Faculty Writing: On the Actuarial Self, and the Crisis of Zionist Feminism

BISR faculty Suzy Schneider, writing in Aeon magazine, examines risk in the contemporary world and who bears it. Noting a trend among politicians to offload social risk onto individuals and a trend among businesses to capitalize on this, Schneider asks: “what type of political subject is the actuarial self?” According to contemporary behavioral economists, “the main problem with the actuarial self is that most of us remain poor risk-calculators” in need of coaching into better decision-making. But “cultivating the actuarial self as a political subject,” Schneider counters, “shifts the conversation away from public, structural, effective solutions in favour of tips and hacks that can never address the root of problems.”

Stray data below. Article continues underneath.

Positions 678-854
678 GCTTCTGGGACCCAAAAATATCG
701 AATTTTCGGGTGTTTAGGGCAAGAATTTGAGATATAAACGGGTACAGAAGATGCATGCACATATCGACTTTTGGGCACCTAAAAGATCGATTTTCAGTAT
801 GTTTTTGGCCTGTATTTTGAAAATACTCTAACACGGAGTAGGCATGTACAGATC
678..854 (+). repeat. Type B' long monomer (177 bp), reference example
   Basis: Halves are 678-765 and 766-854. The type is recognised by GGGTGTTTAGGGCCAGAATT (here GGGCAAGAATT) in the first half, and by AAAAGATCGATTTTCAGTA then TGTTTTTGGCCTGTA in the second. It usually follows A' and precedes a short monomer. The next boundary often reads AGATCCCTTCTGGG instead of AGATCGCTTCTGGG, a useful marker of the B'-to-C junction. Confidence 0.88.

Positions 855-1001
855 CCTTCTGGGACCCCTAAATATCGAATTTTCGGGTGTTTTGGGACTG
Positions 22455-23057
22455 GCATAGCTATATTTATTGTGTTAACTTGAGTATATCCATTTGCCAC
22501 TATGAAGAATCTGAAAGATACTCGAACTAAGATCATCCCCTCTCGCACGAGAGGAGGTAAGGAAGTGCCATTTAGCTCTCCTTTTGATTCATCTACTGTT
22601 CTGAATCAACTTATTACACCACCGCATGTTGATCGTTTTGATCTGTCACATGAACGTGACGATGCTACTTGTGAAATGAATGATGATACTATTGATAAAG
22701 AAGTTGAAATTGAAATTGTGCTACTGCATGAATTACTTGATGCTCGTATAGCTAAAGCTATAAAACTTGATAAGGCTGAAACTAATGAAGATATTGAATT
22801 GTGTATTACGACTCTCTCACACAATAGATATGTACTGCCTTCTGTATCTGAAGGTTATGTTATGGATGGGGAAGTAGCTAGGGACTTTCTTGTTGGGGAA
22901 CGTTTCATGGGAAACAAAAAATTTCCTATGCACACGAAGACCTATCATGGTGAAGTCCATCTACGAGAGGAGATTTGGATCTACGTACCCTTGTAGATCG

Then, writing in Salvage magazine, Sophie Lewis carefully parses an “ideology in crisis”—that of Zionist feminism. Reading avowed Ziofeminists past and present, Lewis zeros in on an imaginary of Israel as “a colonial gender utopia, “a place for women to spread their wings,” thus diminishing the real ethnonationalist thrust of the project.  Though “riven” internally, “much like ‘liberal Zionism’,” Lewis argues that every ideological facet of feminist Zionism must now also contend with “being accused of being the enemy – i.e., my enemy, and the enemy of all abolition feminisms – every waking minute, which is as it should be.”

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